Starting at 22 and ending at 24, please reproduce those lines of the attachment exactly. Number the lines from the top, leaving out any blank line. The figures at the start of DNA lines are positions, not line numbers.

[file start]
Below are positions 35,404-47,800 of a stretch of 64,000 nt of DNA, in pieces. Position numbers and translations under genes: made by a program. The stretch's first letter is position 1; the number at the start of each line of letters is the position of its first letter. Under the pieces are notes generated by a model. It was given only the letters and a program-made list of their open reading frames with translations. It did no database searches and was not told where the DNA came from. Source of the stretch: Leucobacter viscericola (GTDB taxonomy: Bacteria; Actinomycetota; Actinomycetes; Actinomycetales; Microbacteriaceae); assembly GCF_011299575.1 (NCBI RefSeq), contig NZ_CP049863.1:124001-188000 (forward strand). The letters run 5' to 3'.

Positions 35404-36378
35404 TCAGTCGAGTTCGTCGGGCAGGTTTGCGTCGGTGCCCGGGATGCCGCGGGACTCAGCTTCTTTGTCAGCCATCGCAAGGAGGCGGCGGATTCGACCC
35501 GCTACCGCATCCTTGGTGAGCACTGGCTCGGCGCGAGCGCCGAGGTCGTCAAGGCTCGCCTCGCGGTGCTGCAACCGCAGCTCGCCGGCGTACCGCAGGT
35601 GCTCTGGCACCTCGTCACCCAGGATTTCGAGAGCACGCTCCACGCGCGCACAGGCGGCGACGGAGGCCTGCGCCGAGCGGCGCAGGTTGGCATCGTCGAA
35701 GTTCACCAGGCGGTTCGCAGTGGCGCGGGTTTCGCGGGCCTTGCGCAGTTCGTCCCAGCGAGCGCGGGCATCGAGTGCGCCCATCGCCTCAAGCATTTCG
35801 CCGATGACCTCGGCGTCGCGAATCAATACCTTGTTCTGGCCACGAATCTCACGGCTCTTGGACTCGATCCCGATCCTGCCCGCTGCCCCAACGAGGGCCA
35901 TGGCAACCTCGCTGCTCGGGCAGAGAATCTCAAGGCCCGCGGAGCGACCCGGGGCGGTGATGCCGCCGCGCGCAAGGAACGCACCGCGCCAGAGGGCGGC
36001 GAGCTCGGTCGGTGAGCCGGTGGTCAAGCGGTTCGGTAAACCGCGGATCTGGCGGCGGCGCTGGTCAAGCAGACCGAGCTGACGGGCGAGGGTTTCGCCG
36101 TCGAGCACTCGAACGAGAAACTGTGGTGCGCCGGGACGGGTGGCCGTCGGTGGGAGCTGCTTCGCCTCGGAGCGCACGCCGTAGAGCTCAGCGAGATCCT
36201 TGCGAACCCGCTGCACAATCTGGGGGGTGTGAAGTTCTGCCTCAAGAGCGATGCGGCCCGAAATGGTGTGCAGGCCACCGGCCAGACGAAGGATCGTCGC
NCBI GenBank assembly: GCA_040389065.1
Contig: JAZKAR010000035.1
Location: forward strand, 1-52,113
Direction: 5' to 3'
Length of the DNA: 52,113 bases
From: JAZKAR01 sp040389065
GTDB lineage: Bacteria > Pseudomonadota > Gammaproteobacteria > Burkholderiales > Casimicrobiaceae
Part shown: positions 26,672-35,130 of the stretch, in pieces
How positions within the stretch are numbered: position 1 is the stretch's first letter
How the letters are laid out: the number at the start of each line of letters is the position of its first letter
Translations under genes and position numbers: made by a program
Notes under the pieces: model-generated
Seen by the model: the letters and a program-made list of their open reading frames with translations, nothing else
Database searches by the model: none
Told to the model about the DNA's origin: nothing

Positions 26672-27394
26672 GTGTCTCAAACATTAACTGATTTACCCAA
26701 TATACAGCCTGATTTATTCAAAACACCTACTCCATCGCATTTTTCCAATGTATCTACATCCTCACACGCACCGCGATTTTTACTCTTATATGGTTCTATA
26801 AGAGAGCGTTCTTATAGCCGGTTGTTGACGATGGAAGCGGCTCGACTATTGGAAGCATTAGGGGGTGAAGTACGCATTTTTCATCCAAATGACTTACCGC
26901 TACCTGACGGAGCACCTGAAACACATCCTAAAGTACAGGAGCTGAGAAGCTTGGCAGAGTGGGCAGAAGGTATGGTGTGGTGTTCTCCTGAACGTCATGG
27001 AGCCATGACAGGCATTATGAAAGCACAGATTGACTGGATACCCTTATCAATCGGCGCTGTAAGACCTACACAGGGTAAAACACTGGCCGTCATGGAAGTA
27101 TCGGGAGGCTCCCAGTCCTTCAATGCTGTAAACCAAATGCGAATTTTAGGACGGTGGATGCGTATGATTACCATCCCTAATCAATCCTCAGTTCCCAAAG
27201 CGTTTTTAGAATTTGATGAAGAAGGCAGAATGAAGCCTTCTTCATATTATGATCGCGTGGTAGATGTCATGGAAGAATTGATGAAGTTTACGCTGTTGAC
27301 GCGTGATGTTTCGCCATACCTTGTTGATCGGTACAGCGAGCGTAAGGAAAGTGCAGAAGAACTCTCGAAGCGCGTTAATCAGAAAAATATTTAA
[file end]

Translations under genes and position numbers: made by a program
Notes under the pieces: model-generated
Seen by the model: the letters and a program-made list of their open reading frames with translations, nothing else